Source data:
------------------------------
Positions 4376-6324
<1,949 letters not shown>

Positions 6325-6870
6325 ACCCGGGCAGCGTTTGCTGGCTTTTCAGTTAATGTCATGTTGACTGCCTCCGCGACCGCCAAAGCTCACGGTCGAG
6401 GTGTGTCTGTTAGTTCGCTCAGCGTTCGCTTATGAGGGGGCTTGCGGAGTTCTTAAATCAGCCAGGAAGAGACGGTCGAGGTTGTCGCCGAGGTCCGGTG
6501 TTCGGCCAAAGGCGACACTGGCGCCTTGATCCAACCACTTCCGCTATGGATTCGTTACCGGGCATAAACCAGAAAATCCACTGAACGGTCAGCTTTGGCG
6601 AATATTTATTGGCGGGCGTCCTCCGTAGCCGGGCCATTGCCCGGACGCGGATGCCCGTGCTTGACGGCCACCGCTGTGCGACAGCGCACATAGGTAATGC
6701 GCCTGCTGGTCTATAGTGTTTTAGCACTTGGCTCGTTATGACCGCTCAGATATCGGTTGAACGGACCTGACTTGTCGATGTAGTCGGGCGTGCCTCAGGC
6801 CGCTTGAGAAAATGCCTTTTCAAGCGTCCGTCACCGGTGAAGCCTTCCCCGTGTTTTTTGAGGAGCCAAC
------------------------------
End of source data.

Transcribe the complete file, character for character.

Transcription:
Positions 4376-6324
<1,949 letters not shown>

Positions 6325-6870
6325 ACCCGGGCAGCGTTTGCTGGCTTTTCAGTTAATGTCATGTTGACTGCCTCCGCGACCGCCAAAGCTCACGGTCGAG
6401 GTGTGTCTGTTAGTTCGCTCAGCGTTCGCTTATGAGGGGGCTTGCGGAGTTCTTAAATCAGCCAGGAAGAGACGGTCGAGGTTGTCGCCGAGGTCCGGTG
6501 TTCGGCCAAAGGCGACACTGGCGCCTTGATCCAACCACTTCCGCTATGGATTCGTTACCGGGCATAAACCAGAAAATCCACTGAACGGTCAGCTTTGGCG
6601 AATATTTATTGGCGGGCGTCCTCCGTAGCCGGGCCATTGCCCGGACGCGGATGCCCGTGCTTGACGGCCACCGCTGTGCGACAGCGCACATAGGTAATGC
6701 GCCTGCTGGTCTATAGTGTTTTAGCACTTGGCTCGTTATGACCGCTCAGATATCGGTTGAACGGACCTGACTTGTCGATGTAGTCGGGCGTGCCTCAGGC
6801 CGCTTGAGAAAATGCCTTTTCAAGCGTCCGTCACCGGTGAAGCCTTCCCCGTGTTTTTTGAGGAGCCAAC